Ищете, кто смог бы дать вам в долг небольшую сумму на короткое время, но понимаете, что банк - это долго? Самым простым вариантом, в этом случае, будет обратиться, чтобы получить кредит в микрофинансовую организацию. Здесь есть возможность оформить микрозайм всего за 10 минут и получить деньги в долг в день обращения.




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You just haven’t earned it yet baby…

Submitted by on March 17, 2015 – 8:39 pmNo Comment


By Jonathan Allsopp
As we’ve seen a few times in recent weeks being in a crowd can sometimes do peculiar things to you. At the end of the match at Torquay the other week as the fans applauded the players and the players applauded the fans and everybody got a bit misty-eyed at the wonder of this FC United of Manchester thing of ours, I found myself nearly joining in with a chorus of “we’re gonna win the league”.

For a split second it almost felt right, a note of defiance at the end of a game where we’d done ourselves proud against a team of full-time professional footballers from two divisions above. But then I came to my senses. It was only the first week in February after all. As any two-bit television pundit will tell you “league titles aren’t won in February, Clive”. And FC were in sixth place in the league, fourteen points behind the leaders, albeit with a few games in hand. Hardly a cue to crack open the champagne just yet. Most importantly though I swore in the summer of 1992 that I’d never indulge in any impromptu footballing giddiness ever again.

Twenty three years ago I stood on several away terraces and sung “we’re gonna win the league” with Manchester United seemingly poised to win their first league title in a quarter of a century. In pole position with games in hand on a Leeds side that appeared to be feeling the pressure of the title run-in it seemed only a matter of when rather if we could start making plans for an open top bus parade. The United We Stand fanzine declared that we would be “Champions At Last” and there weren’t many who disagreed.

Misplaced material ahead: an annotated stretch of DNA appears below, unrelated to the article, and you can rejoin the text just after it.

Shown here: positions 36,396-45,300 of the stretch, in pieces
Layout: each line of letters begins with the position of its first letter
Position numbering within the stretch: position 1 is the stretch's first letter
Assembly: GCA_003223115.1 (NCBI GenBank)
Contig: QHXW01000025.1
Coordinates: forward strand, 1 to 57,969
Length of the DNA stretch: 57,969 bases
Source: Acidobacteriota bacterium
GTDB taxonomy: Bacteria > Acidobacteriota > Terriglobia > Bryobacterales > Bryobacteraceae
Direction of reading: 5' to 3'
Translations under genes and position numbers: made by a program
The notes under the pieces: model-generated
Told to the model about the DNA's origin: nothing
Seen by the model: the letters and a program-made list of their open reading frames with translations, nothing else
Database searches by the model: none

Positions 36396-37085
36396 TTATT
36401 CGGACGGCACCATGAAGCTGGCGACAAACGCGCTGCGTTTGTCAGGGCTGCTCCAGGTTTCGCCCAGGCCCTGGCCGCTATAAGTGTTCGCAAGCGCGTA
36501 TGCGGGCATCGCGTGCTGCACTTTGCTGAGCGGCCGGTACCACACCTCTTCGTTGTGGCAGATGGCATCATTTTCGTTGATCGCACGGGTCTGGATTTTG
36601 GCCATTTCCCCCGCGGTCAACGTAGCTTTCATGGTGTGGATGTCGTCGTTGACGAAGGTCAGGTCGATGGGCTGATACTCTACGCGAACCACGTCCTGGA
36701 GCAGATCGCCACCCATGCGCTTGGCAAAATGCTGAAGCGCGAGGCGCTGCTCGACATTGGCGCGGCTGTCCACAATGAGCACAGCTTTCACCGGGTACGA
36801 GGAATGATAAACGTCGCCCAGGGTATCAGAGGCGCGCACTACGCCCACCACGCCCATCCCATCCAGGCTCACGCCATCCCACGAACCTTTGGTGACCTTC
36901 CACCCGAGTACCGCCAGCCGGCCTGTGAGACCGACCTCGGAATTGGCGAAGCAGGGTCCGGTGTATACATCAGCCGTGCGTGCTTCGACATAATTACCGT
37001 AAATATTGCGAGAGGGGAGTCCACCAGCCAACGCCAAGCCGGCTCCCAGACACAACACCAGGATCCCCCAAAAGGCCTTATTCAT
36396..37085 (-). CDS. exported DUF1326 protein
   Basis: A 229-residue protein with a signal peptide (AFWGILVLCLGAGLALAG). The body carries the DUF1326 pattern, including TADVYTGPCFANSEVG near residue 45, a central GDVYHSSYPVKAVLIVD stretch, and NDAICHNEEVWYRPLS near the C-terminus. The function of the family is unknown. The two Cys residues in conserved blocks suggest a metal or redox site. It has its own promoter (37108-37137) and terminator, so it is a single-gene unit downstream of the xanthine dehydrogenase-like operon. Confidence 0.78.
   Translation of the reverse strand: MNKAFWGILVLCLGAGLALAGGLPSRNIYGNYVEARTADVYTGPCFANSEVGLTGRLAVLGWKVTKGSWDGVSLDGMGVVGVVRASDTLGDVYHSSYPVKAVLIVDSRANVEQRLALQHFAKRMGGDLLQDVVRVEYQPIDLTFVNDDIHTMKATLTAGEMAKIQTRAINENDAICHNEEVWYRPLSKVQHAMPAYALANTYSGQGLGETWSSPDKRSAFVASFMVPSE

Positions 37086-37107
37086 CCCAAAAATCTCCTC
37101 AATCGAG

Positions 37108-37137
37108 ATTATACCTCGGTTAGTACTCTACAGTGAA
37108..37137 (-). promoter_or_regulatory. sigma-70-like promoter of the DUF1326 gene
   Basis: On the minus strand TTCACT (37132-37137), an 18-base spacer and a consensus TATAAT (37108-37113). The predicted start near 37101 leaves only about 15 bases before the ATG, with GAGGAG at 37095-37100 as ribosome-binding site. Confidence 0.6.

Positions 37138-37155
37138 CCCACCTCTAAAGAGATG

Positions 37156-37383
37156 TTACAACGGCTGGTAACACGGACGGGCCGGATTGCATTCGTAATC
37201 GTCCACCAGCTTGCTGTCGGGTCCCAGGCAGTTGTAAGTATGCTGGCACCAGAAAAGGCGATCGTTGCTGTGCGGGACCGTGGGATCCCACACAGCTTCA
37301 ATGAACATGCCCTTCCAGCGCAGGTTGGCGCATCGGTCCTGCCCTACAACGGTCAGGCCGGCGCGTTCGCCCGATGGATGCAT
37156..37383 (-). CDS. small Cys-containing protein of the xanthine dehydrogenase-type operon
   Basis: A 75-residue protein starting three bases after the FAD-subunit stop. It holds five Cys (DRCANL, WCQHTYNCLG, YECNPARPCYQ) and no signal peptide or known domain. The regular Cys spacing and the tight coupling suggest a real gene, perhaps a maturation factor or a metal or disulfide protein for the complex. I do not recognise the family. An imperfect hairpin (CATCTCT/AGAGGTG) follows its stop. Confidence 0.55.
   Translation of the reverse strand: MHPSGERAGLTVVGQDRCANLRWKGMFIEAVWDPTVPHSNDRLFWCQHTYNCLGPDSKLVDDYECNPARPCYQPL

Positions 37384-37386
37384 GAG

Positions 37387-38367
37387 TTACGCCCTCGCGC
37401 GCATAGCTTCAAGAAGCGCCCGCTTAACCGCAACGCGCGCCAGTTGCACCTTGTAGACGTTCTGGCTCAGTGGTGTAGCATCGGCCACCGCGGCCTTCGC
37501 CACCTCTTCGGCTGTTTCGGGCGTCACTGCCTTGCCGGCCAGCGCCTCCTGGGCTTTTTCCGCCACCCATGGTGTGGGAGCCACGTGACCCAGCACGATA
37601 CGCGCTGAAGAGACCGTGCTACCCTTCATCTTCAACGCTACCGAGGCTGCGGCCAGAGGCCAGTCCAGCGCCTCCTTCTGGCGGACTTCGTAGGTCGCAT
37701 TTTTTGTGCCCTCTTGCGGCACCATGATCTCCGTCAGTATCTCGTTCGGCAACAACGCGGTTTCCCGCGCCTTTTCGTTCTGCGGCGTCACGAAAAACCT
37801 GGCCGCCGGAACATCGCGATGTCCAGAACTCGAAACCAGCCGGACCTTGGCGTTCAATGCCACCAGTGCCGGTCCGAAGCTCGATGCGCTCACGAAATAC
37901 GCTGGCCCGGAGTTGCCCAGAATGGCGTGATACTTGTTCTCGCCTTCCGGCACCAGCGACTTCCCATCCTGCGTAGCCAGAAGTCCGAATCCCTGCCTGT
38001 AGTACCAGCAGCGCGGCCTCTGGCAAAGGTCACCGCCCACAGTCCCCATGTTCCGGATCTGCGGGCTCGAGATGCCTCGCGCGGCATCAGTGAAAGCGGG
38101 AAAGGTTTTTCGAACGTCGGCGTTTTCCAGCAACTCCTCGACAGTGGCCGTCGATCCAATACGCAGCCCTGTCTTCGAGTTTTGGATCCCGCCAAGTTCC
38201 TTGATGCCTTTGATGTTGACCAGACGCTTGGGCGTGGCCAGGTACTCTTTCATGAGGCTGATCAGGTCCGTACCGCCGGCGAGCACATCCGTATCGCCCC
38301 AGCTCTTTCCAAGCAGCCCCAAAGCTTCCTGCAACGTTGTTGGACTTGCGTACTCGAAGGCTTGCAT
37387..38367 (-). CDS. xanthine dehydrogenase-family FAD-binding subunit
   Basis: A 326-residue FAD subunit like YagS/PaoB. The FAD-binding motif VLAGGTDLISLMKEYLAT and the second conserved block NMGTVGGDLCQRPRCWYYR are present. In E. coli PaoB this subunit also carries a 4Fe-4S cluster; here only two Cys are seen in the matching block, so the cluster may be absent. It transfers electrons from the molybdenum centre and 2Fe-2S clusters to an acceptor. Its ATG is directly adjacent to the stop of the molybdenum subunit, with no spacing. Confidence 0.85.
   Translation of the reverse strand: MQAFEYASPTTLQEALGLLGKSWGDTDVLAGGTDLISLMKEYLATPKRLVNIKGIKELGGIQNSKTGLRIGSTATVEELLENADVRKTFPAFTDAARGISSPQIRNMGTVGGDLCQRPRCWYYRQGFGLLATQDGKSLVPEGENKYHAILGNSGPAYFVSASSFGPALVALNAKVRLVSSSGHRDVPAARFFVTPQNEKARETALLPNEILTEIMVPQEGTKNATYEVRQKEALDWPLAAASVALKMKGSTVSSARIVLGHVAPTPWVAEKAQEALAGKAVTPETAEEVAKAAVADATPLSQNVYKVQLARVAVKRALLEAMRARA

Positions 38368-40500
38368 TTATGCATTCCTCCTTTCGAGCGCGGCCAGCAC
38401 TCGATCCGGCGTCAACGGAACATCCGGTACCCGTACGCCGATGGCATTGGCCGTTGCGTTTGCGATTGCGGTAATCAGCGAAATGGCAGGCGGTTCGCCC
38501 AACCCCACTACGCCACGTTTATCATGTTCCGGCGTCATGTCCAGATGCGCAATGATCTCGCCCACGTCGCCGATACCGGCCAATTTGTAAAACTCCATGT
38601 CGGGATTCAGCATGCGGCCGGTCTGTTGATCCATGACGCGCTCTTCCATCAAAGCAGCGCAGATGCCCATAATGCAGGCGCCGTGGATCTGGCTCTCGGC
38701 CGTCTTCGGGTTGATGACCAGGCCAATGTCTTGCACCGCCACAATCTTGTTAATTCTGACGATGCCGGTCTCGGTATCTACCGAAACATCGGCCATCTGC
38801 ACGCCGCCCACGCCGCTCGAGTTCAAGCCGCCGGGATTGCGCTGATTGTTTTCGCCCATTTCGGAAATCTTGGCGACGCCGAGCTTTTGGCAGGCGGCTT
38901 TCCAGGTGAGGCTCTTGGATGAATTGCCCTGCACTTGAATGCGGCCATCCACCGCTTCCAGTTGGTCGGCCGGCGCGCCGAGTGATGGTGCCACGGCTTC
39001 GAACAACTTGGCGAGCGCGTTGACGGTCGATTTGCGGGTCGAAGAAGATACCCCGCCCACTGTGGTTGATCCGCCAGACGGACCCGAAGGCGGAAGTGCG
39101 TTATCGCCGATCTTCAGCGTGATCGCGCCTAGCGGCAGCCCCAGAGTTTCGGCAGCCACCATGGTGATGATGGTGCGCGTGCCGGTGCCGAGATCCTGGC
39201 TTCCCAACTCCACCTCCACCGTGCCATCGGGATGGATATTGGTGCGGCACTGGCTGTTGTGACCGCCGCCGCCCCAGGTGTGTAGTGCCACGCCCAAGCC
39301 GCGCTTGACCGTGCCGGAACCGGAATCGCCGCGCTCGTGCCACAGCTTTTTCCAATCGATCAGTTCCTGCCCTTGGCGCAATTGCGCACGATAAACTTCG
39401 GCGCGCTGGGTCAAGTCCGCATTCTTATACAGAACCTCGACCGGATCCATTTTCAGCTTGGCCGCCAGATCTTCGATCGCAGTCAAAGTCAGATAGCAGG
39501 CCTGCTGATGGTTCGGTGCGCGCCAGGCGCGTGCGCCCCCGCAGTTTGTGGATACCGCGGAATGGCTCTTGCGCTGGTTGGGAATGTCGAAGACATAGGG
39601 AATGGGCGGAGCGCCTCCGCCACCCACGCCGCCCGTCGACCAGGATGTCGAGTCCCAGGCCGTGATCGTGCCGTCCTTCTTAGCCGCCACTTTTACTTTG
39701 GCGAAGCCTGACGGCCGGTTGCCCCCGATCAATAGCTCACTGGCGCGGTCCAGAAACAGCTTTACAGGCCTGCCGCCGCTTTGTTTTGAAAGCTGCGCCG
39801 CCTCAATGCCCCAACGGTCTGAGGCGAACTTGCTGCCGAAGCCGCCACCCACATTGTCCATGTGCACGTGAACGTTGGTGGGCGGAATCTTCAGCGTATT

Aside from football, 1992 was also a General Election year and this time it looked like, maybe just maybe, Labour might actually kick the Tories out of Downing Street. On the last day of March as we drove away from Carrow Road after United’s convincing 3-1 victory against Norwich the radio news announced that Labour had a seven point lead in the latest opinion poll. There was barely a week to go until election day. Surely they wouldn’t mess this up. It felt like the double was on and even more so the following Saturday as Party Politics won me a topical few quid on the Grand National and city thumped Leeds 4-0.

Of course Labour’s opinion poll lead proved to be a mirage. The Sun did its worst and an overly triumphalist Labour party rally in Sheffield probably didn’t help the party’s cause amongst floating voters either. It looked like the political equivalent of singing “we’re gonna win the league” too soon. Nevertheless going into election day there was still hope of success with many commentators predicting a hung parliament. But not long after midnight on election night as a grinning Tory with bad hair triumphed in the bellwether seat of Basildon, I headed to bed. Essex Man had spoken and after thirteen years of divisive Tory rule it felt like a kick in the teeth.

At work in Cambridge the following day I refused a lunchtime invitation to go out and celebrate the Tories’ election victory. I was despondent but at least there was United’s first title in yonks to look forward to.

Shockingly that flame of hope became a roaring Dantean inferno of despair as United blew it all in the space of five games in eleven dismal days in late April. Half a lifetime on it still pains me to recall this miserable handful of games but here goes. First up was a nervous Thursday night 1-0 win at home to Southampton before, two days later, a drab 1-1 draw away at a Luton side that we’d hammered earlier in the season.